Note: This was written for the Zexal Flash Bingo challenge.

It was strange that he had always been so closely tied to water. It had even given him his name: Shark. Water was accepting: it flowed around obstacles and drew things into its depths. Shark could have been stone: solid, sharp, impenetrable. He admitted nothing into his heart if he could help it. He had loved his parents, and they died. He'd loved his sister, and she'd been injured to the point where he had no idea if she'd ever wake up. He'd loved dueling, and he'd been cast out in disgrace. Every loss, every disappointment, every rejection had made him a little more unyielding.

Sweat trickled down his spine. He wasn't sure if the heat of this lava field was real or if it was all in his mind. Either way, he felt like he was melting. He resisted the urge to wipe his face. Now, he wanted to tell himself, was not the time to go soft. All he had left for himself now was his revenge against IV and his family, and if he faltered now, he would never have it. He had to win this duel, at any cost.

Voices were whispering through his head. One of them rose up from depths as immense as the ocean, a little voice that had been there ever since he'd taken up Shark Drake's card, the one that said to submit to its power, become one with it and let it solve all his problems for him. It would be so easy. He'd lost everything else. He could lose himself, too. He could give up all the things that hurt him or weighed him down... and all the things that confused him, like Yuma. Somehow Shark had ended up with a friend without wanting or asking for one, and now that he had one, he wasn't sure he wanted it. Having a real friend would give him a whole new set of priorities he wasn't sure he was ready to tackle. He'd failed so many times already. The voice in his head was promising him a way out: that he would never feel for anyone else ever again, and so he would never be hurt. All there would be was power without purpose, victory without gain.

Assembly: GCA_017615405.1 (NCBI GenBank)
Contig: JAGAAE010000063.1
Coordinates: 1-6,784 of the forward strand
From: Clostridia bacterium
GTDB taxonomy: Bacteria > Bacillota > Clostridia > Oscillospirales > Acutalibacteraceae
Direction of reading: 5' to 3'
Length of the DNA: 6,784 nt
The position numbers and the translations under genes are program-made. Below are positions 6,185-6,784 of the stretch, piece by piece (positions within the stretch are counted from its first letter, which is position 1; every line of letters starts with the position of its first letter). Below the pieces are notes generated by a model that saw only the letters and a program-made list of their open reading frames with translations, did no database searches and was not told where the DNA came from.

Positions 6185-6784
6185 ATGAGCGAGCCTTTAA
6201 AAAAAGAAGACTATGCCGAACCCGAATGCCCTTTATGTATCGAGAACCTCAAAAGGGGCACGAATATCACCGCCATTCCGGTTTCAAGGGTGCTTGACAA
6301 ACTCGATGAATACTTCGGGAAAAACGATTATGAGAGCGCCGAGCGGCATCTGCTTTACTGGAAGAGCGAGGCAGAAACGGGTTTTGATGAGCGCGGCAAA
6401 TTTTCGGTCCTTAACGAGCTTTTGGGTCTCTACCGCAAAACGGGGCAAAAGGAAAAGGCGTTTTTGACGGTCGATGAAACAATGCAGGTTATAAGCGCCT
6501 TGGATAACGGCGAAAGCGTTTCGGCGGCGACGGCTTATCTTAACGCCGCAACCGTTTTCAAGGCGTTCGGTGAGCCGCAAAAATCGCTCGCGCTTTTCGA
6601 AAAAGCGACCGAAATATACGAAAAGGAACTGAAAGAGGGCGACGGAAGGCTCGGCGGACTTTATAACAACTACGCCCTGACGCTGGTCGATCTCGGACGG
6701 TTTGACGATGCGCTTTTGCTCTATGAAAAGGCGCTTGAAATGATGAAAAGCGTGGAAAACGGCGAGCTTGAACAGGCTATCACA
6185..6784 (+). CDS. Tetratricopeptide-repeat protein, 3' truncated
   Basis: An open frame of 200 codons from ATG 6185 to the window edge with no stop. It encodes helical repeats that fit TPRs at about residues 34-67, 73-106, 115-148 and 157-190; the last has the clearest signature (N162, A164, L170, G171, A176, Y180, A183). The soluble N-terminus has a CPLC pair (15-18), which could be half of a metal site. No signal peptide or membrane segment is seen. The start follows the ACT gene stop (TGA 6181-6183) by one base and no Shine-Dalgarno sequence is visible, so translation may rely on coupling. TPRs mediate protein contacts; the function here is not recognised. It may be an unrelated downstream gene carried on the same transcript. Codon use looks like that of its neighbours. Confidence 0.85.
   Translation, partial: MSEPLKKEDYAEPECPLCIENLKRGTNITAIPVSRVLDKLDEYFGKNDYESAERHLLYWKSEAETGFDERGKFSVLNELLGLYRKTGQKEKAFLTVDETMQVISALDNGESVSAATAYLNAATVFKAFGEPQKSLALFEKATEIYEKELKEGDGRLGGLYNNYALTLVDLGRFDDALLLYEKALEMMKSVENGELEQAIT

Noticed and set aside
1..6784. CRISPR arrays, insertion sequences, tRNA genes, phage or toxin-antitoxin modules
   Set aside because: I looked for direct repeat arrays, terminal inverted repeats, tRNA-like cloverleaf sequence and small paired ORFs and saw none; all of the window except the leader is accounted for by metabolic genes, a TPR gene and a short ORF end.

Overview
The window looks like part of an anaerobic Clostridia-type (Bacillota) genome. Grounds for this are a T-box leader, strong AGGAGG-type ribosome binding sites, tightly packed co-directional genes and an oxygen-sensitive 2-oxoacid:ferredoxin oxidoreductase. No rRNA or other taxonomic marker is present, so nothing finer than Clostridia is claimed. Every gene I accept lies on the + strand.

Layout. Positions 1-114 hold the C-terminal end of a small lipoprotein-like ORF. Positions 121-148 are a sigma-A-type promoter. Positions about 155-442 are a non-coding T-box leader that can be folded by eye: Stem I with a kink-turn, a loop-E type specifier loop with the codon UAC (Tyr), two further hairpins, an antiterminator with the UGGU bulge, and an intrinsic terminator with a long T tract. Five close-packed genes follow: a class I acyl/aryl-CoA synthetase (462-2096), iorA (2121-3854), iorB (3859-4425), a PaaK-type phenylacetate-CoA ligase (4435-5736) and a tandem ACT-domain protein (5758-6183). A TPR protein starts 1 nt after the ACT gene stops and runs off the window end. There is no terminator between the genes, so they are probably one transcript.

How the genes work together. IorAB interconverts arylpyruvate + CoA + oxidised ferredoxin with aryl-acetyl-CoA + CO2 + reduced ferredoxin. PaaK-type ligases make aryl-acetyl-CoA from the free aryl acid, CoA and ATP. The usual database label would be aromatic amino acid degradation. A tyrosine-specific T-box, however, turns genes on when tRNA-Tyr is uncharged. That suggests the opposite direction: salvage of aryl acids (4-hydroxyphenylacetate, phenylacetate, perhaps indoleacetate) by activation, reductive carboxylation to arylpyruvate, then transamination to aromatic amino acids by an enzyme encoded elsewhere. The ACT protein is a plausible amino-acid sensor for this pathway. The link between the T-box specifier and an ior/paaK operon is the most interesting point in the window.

The other voice in his head was his own, telling him that he wasn't ready to give up just yet. No matter how he had hardened his heart, he still had the capability to change - for the worse or for better, he didn't know, but there was a chance.

Shark Drake's darkness was closing around him, and he could feel his mind sinking into its darkness like a stone, shadowing his thoughts. Bits of himself seemed to be flaking away, eroded like the movement of a dark tide. It began to dawn on him then that he had only two choices: he could let himself accept his own feelings, let himself melt and flow.

Or he could dissolve.